Many companies have implemented BI solutions with the view that decision-making will be enhanced by…
History has shown that the large footprints and overall rigidity of traditional BI stacks failed to provide business users the independence, agility, and ease of use they needed to effectively apply analytics to their lines of business and gain the insights needed to make informed and profitable decisions.
Perhaps the greatest blunder traditional BI vendors and their IT customers made was exerting full and uncompromising control over their BI stacks through rigid rules and chains of command that took so much time and effort as to be virtually useless to business users outside of the executive suites.
This deliberate or unconscious attitude by traditional BI vendors to ignore end-users’ needs created a vacuum that university research programs and their start-up progeny soon filled.
Like water seeking its own level, what we now call self-service analytics managed to find other paths into companies, seeping in through independent downloads and free trials, first of colorful and multi-dimensional dashboards and displays, then of laptop-based modeling and reporting tools that were as easy to use as smartphones and consumer apps.
Which brings us to today, when the market for self-service analytics has been growing at multiples of traditional BI platforms. Witness Gartner’s Magic Quadrant that this year dropped traditional, IT-dependent BI platforms and only evaluated what it termed “modern,” IT-independent platforms. Gartner reflected what its end-user clients asked for most often, and what they observed to be growing fastest.
But while resolving pain for business users in the short term, the implied message to the marketplace is that centralized BI and analytics are inherently evil. This is an overreaction to past failures… throwing the proverbial baby out with the bathwater. IT departments still serve vital support functions for all modern enterprises, providing security and technologies that literally run the business.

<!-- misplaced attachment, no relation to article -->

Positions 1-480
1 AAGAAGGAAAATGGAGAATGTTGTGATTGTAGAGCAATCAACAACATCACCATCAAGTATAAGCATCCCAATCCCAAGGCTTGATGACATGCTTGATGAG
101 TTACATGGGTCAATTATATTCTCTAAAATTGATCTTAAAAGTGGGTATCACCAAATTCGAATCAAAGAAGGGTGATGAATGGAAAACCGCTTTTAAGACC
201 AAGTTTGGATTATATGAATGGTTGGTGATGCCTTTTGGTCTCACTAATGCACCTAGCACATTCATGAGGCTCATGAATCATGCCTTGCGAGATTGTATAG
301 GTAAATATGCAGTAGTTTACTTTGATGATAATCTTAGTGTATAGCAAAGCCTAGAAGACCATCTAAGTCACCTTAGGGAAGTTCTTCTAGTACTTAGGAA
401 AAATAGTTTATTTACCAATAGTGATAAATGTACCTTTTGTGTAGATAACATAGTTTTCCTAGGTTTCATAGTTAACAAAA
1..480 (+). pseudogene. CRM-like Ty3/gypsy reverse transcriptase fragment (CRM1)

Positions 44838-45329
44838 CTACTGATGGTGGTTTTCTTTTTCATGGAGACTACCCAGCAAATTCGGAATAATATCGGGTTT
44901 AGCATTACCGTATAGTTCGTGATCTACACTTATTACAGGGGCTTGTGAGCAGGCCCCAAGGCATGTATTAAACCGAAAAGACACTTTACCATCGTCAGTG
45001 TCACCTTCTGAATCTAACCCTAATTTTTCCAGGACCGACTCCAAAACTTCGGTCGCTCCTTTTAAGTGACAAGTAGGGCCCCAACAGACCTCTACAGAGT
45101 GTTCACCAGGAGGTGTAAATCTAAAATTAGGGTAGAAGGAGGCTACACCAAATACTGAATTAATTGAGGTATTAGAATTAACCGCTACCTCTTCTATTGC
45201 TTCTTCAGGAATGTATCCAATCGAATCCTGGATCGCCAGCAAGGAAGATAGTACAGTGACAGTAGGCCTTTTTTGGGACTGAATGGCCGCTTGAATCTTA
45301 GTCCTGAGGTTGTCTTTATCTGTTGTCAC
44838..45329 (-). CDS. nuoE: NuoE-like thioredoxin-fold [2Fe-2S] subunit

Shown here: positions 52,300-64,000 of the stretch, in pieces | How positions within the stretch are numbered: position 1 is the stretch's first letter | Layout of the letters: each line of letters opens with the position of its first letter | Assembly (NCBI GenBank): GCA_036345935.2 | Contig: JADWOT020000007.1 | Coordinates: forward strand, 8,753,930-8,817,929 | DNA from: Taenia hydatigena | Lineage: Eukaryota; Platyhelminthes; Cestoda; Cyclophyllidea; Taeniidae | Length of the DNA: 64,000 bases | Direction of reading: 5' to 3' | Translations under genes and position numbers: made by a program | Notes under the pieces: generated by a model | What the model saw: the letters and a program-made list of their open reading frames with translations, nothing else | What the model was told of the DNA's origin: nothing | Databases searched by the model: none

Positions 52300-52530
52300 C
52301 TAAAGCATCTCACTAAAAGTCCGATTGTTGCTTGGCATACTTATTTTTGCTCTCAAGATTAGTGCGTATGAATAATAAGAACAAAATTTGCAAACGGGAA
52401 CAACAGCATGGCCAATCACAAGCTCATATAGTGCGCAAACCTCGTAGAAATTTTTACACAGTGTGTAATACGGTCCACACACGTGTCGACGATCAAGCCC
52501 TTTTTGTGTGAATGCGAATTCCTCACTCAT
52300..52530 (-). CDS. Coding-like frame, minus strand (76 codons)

And today, all too often C-level execs are discovering that their self-service tools are not part of their enterprise analytics platform, and require special handling to promote models into the enterprise. This is usually due to their vendors having bolted on toolsets that were either acquired or gained through partnerships, at the expense of compatibility and easy data transfers.
What companies need today is the best of both worlds… tools that allow line of business managers to conduct their own analyses, and an enterprise platform compatible with those tools to ensure the integrity of a corporate system of record for successful executive planning, forecasting and decision making.
We don’t need halfway measures or to make serious compromises to either world. What we need is to stay the course in finding unified solutions that span both self-service analytics and enterprise-wide systems of record.